Hawthorne debunked?


Steve Levitt–yep, that one–claims the Hawthorne effect was completely fictional:

The “Hawthorne effect,” a concept familiar to all students of social science, has had a profound influence both on the direction and design of research over the past 75 years. The Hawthorne effect is named after a landmark set of studies conducted at the Hawthorne plant in the 1920s. The first and most influential of these studies is known as the “Illumination Experiment.” Both academics and popular writers commonly summarize the results as showing that every change in light, even those that made the room dimmer, had the effect of increasing productivity. The data from the illumination experiments, however, were never formally analyzed and were thought to have been destroyed. Our research has uncovered these data. We find that existing descriptions of supposedly remarkable data patterns prove to be entirely fictional. There are, however, hints of more subtle manifestations of a Hawthorne effect in the original data.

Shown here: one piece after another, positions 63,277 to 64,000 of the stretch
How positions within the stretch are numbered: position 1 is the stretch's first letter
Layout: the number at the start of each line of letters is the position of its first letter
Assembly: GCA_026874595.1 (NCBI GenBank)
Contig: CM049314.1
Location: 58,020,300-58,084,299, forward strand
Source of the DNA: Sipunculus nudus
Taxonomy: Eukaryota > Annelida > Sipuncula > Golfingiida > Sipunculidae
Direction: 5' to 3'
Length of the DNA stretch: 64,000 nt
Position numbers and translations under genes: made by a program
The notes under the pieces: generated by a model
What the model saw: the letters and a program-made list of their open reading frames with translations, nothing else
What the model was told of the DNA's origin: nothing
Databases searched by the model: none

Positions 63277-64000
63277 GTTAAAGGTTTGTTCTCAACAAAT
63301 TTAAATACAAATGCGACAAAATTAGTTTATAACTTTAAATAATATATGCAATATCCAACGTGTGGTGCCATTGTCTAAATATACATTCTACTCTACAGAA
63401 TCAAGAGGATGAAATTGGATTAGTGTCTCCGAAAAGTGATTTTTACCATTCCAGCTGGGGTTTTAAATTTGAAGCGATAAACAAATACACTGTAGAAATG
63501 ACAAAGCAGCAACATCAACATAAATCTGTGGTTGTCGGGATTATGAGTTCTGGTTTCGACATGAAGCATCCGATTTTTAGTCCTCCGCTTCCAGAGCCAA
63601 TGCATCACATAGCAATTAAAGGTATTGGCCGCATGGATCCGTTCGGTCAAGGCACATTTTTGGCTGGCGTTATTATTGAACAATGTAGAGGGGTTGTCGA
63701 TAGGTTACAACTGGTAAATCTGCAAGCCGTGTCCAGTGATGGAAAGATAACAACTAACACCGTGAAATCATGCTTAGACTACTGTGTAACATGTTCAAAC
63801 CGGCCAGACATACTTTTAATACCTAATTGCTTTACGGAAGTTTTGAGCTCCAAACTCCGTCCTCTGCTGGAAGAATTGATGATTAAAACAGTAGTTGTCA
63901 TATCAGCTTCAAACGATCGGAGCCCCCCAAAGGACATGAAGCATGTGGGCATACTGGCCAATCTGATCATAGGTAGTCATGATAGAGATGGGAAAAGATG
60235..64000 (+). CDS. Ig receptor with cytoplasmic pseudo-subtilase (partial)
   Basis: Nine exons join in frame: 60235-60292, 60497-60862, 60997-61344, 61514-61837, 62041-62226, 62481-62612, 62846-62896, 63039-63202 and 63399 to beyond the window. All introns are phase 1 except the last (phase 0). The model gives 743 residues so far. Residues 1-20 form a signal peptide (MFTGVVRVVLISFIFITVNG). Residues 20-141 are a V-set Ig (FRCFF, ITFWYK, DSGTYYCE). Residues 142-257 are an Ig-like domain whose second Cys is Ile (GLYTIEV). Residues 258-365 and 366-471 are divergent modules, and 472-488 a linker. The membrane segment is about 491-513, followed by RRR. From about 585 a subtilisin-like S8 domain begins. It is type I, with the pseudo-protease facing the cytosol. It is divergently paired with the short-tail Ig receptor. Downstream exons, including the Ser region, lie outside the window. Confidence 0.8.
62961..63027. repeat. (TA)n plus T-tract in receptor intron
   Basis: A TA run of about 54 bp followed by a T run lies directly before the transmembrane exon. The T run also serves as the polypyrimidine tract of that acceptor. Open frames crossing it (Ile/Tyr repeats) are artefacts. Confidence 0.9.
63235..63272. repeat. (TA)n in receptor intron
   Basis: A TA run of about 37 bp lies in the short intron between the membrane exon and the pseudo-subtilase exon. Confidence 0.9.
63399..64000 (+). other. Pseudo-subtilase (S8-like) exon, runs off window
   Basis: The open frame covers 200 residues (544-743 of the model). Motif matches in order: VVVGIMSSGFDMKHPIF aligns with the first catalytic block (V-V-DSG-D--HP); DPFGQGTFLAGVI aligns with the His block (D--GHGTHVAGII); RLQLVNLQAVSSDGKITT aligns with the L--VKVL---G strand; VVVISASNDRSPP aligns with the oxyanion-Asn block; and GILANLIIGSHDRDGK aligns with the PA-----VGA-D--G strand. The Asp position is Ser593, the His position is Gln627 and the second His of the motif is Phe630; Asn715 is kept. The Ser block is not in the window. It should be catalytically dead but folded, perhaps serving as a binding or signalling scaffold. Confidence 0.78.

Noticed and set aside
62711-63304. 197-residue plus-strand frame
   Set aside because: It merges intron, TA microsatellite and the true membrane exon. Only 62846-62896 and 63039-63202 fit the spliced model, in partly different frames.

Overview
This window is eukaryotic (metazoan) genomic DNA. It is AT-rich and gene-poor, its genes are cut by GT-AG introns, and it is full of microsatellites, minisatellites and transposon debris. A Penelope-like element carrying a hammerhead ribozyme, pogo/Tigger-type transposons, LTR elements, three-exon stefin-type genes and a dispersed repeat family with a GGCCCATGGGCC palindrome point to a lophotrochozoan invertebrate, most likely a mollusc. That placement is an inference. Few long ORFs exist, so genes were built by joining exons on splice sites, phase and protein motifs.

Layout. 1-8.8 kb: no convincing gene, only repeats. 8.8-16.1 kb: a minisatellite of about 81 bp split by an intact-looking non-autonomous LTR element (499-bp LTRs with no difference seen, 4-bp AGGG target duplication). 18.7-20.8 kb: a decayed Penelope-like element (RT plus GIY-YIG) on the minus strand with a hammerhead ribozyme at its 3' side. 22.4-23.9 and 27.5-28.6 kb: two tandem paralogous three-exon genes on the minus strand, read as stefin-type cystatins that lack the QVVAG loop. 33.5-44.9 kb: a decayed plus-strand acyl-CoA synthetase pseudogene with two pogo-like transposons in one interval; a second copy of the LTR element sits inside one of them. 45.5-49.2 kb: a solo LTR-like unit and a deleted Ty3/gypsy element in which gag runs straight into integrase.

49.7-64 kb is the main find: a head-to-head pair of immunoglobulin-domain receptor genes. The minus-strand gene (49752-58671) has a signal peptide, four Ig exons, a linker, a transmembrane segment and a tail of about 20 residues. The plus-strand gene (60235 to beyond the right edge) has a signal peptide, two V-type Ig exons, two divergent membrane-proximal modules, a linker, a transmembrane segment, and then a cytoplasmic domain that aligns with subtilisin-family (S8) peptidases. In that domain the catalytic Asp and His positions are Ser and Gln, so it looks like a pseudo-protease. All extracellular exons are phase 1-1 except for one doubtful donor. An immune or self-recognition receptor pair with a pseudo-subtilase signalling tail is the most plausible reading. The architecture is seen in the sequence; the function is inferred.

Ouch.  I can think of a great many books and graduate programs that will need revision if this proves true.

[HT: Tyler Cowen]

MORE:  Peter Klein adds more ammo to the argument.  Several friends and colleagues claim to have always thought Hawthorne suspect.  I’m surprised more people haven’t spoken up about their misgivings before, but we’re all busy people.

3 responses to “Hawthorne debunked?

  1. Joseph, if we take a performativity lense, then the Hawthorne experiments not only construct the phenomenon they claim to explain, but are also practically useful. Or wait, was that the conclusion drawn from the Hawthorne studies?

  2. Pingback: Week in Public Organizations, 7Jun2009 « PublicOrgTheory

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